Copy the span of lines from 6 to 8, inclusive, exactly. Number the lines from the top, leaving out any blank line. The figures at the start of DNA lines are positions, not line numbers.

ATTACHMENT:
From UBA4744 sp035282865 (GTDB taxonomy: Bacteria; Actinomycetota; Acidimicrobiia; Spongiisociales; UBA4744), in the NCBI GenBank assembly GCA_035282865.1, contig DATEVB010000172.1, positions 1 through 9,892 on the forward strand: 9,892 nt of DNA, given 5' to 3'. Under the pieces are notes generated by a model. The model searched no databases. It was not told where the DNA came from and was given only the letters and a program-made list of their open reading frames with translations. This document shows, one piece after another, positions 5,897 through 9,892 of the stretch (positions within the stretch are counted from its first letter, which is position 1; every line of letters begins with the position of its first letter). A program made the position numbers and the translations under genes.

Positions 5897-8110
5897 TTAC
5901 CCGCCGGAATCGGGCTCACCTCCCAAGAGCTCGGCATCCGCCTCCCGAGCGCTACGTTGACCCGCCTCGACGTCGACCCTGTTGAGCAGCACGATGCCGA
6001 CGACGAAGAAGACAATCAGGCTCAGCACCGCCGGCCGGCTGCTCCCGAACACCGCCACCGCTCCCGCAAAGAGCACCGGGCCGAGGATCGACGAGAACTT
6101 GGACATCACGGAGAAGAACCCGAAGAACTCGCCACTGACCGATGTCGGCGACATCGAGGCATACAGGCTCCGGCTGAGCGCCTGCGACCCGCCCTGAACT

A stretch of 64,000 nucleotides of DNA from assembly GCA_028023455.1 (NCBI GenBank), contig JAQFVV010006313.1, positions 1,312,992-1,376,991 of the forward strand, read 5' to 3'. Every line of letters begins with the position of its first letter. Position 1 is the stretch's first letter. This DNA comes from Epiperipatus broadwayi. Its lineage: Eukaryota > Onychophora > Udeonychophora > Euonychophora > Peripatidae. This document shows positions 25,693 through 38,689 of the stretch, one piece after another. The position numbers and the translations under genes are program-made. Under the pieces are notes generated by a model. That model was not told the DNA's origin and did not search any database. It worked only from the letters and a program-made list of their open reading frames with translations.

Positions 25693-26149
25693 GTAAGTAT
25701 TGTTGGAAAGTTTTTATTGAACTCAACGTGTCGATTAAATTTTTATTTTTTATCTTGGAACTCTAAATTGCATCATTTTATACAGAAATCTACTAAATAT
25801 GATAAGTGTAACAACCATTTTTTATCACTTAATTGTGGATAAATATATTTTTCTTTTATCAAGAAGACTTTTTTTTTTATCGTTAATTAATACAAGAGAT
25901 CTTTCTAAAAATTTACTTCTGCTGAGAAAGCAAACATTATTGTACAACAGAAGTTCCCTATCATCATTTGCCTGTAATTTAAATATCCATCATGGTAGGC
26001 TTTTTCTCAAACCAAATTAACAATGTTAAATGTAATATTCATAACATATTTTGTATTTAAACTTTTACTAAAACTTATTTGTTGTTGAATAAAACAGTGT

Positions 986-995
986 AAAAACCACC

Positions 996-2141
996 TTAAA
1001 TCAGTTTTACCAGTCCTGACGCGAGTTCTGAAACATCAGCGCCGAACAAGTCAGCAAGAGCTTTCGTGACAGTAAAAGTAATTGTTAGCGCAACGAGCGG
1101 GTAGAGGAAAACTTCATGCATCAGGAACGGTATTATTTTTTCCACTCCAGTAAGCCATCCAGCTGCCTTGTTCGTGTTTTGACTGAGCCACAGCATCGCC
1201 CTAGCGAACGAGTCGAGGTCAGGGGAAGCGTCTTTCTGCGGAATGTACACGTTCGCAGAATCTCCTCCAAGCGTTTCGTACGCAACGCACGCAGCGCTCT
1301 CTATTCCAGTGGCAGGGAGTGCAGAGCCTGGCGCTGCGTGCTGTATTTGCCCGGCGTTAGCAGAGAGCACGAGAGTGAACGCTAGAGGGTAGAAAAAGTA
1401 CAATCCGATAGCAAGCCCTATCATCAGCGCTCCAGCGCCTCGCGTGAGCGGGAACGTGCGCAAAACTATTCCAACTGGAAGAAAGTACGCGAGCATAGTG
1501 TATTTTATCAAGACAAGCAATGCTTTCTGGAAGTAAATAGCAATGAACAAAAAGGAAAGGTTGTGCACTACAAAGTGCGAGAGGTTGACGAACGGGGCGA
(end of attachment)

6101 GGACATCACGGAGAAGAACCCGAAGAACTCGCCACTGACCGATGTCGGCGACATCGAGGCATACAGGCTCCGGCTGAGCGCCTGCGACCCGCCCTGAACT

A stretch of 64,000 nucleotides of DNA from assembly GCA_028023455.1 (NCBI GenBank), contig JAQFVV010006313.1, positions 1,312,992-1,376,991 of the forward strand, read 5' to 3'. Every line of letters begins with the position of its first letter. Position 1 is the stretch's first letter. This DNA comes from Epiperipatus broadwayi. Its lineage: Eukaryota > Onychophora > Udeonychophora > Euonychophora > Peripatidae. This document shows positions 25,693 through 38,689 of the stretch, one piece after another. The position numbers and the translations under genes are program-made. Under the pieces are notes generated by a model. That model was not told the DNA's origin and did not search any database. It worked only from the letters and a program-made list of their open reading frames with translations.

Positions 25693-26149